Often abbreviated to "link". Hypertext (meaning "more than just" text) is a form of text typically published on websites that provides a richer functionality than simple text documents by enabling the reader to explore interesting links to other web pages linked to specific words or images within the page. Typically the words or image will be relevant to the linked page, for example Wikipedia home page, but badly designed or malicious sites may use obscure links or obfuscated links which make it hard to work out where the link will take you. A site that uses a lot of these obscure links is said to use " Mystery Meat navigation".
Example: The first word of this sentence: ("Example") is a navigation link embedded in a text object -- if the word is clicked, the browser will navigate to a different page.
Tim Berners-Lee saw the possibility of using hyperlinks to link any unit of information to any other unit of information over the Internet. Hyperlinks were therefore integral to the creation of the World Wide Web.
Links are specified in HTML using the <a> (anchor) elements.
The W3C Recommendation called XLink describes hyperlinks that offer a far greater degree of functionality than those offered in HTML. These extended links can be multidirectional, linking from, within, and between XML documents. It also describes simple links, which are unidirectional and therefore offer no more functionality than hyperlinks in HTML.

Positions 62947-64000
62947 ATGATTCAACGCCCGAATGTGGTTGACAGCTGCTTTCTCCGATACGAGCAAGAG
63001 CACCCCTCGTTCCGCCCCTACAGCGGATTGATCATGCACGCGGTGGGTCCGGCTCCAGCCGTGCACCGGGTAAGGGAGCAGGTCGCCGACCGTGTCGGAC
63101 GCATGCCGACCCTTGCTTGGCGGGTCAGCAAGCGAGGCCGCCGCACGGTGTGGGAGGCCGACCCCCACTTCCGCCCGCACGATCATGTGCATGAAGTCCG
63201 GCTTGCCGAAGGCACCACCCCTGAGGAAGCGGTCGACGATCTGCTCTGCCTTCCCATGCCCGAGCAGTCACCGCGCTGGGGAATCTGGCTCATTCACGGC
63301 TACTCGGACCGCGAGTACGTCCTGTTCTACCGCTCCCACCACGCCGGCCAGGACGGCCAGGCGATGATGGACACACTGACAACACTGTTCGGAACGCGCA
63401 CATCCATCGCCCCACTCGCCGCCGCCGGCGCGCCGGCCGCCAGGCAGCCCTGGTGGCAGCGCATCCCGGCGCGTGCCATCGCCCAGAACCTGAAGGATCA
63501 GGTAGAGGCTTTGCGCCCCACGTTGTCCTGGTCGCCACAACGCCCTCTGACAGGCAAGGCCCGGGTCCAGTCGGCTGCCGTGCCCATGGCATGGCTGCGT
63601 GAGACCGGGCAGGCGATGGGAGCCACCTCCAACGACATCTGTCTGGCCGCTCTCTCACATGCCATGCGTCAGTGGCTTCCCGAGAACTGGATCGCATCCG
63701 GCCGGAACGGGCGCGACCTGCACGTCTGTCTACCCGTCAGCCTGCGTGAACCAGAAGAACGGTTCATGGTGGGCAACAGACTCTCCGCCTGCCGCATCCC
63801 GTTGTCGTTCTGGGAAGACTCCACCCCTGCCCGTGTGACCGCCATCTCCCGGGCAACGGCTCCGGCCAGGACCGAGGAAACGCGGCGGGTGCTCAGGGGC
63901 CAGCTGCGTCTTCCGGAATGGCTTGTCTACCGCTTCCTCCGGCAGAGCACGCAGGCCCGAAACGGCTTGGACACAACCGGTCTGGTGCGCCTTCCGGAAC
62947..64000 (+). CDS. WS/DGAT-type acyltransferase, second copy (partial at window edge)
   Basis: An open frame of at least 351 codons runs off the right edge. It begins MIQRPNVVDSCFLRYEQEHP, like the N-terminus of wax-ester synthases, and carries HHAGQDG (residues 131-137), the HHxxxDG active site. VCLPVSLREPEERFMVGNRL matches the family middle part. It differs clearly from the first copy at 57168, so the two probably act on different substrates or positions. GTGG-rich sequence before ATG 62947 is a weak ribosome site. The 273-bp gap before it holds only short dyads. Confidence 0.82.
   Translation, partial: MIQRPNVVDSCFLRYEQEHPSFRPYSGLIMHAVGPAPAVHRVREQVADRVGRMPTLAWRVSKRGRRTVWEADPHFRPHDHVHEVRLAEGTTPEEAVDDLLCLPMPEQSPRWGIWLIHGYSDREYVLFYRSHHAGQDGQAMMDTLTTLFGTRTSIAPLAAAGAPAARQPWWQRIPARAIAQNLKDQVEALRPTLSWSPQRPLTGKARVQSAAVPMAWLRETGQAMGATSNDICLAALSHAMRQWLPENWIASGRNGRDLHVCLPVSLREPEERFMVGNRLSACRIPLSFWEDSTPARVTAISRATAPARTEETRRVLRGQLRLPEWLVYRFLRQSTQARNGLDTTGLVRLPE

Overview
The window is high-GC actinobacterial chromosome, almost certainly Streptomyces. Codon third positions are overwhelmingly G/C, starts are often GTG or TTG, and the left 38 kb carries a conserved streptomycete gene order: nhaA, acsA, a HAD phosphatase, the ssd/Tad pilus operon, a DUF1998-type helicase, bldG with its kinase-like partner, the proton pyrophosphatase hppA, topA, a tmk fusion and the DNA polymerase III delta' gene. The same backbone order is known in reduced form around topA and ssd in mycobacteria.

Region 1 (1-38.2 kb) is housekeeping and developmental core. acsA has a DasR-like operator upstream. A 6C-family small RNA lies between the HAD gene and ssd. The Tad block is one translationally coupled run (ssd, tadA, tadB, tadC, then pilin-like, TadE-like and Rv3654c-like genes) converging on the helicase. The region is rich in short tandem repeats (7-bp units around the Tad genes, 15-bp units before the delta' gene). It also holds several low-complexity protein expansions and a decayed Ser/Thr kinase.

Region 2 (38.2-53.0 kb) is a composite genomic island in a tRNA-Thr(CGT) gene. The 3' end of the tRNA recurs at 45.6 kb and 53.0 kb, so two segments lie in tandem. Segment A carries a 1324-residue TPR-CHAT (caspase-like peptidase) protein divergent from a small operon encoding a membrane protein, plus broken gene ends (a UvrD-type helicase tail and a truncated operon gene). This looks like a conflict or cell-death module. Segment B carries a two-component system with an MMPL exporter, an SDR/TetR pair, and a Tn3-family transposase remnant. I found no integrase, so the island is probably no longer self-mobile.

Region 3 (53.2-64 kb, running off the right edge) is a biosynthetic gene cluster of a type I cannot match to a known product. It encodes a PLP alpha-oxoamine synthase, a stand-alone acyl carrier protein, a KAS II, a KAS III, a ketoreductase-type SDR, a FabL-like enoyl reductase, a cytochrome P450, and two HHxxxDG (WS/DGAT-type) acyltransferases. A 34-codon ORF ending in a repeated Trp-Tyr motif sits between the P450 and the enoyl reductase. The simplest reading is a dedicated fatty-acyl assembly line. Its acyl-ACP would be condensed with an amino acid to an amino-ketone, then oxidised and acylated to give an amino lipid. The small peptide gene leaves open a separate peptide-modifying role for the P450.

A link has two ends, called anchors, and a direction. The link starts at the source anchor and points to the destination anchor. A link from one domain to another is said to be outbound from its source anchor and inbound to its target.
The most common destination anchor is a URL used in the World Wide Web. This can refer to a document, e.g. a webpage, or other resource, or to a position in a webpage. The latter is achieved by means of a HTML element with a "name" or "id" attribute at that position of the HTML document. The URL of the position is the URL of the webpage with "#attribute name" appended — this is a fragment identifier.
When linking to PDF documents from an HTML page the "attribute name" can be replaced with syntax that references a page number or another element of the PDF, for example page=[pageNo] - "#page=386".
A web browser usually displays a hyperlink in some distinguishing way, e.g. in a different colour, font or style. The behaviour and style of links can be specified using the Cascading Style Sheets (CSS) language.